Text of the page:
“Providence Public Schools are committed to creating educational environments that support health and wellness,” said School Board member Robert Gondola, the chairman of the board’s Health and Wellness Committee. “The decision to make all elementary school meals free to students removes the financial stress some families may feel and ensures that students have both breakfast and lunch readily available to them.”
Added Providence Superintendent Christopher Maher, “Good nutrition impacts every facet of the lives of growing children, and research shows that children who eat healthy lunches are more likely to achieve in school. Providing free, nutritious lunches for our elementary school students makes good sense.”
The meals will be paid for by the federal government through the Community Eligibility Provision. Part of former President Barack Obama’s 2010 Healthy, Hunger Free Kids Act, CEP allows schools to cease charging students for school meals if more than 40 percent of the student body is eligible for free school meals. While many schools in Rhode Island qualify, few participate. School administrators say federal school meal reimbursement rates, which differ for free, reduced, and CEP lunches, can complicate the decision to seek CEP status.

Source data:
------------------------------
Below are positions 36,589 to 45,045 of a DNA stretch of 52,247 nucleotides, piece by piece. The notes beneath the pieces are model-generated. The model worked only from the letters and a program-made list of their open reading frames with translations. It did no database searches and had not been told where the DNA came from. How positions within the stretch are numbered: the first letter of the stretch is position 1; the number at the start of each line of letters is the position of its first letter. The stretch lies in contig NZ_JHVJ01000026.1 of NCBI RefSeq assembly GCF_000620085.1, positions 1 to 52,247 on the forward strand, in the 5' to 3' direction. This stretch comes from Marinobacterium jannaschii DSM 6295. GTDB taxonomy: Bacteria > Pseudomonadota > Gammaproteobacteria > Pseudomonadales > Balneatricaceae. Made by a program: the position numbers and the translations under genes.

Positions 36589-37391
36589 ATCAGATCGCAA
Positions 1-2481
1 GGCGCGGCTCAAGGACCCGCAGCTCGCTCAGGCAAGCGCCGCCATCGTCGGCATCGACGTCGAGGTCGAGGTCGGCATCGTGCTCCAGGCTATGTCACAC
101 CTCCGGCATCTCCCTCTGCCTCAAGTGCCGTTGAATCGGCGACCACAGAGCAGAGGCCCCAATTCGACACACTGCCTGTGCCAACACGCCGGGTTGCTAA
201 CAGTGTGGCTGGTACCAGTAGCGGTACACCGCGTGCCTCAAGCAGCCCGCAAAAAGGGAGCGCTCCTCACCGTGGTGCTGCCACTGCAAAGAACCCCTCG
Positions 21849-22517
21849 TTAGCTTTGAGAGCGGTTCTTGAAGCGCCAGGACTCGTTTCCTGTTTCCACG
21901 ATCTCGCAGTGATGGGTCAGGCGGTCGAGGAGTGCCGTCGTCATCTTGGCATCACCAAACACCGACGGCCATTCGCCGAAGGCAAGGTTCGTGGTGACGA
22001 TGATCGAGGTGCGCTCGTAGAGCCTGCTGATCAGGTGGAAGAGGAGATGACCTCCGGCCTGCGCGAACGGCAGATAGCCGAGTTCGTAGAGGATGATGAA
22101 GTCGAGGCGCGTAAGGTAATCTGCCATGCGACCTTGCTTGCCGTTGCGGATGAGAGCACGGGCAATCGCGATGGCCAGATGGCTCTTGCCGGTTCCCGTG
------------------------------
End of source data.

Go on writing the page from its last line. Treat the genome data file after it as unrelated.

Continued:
Central Falls and the Met School are both full CEP school districts. Pawtucket Superintendent Patti DiCenso told RI Future in April her district hasn’t applied for the CEP because it could affect both state and federal funding.
Laura Hart, spokeswoman for PPSD, said the decision for Providence, where 85 percent of the student body already receives a federally-subsidized free or reduced-price lunch, was “revenue neutral because of the reimbursement for CEP.”
Last year, 13 of 22 public elementary schools in the Capital City participated in the CEP program. “Based on the success of the pilot, the Providence Public Schools is now expanding the free meal program to all its elementary schools,” said the press release.
An RI Future post in April on lunch shaming mentioned CEP participation as one way urban school districts are avoiding embarrassing students who may not be able to afford a school meal. After that story, a Providence School Board member told this reporter in an email, “I’ll work on this at my end.” Said Hart, “RI Future helped elevate this conversation statewide.”
It was unclear if Providence plans to become a full CEP school district. The press release said, “On a secondary school level, free and reduced lunch eligibility is still determined on a student-by-student basis, according to family income level. However, in the Providence Public School District, students are not denied lunch if they are unable to pay, regardless of their eligibility.”
Rep. Marcia Ranglin Vassell, a Providence public school teacher, said she will be reintroducing her bill to make every public school meal in Rhode Island free for all students.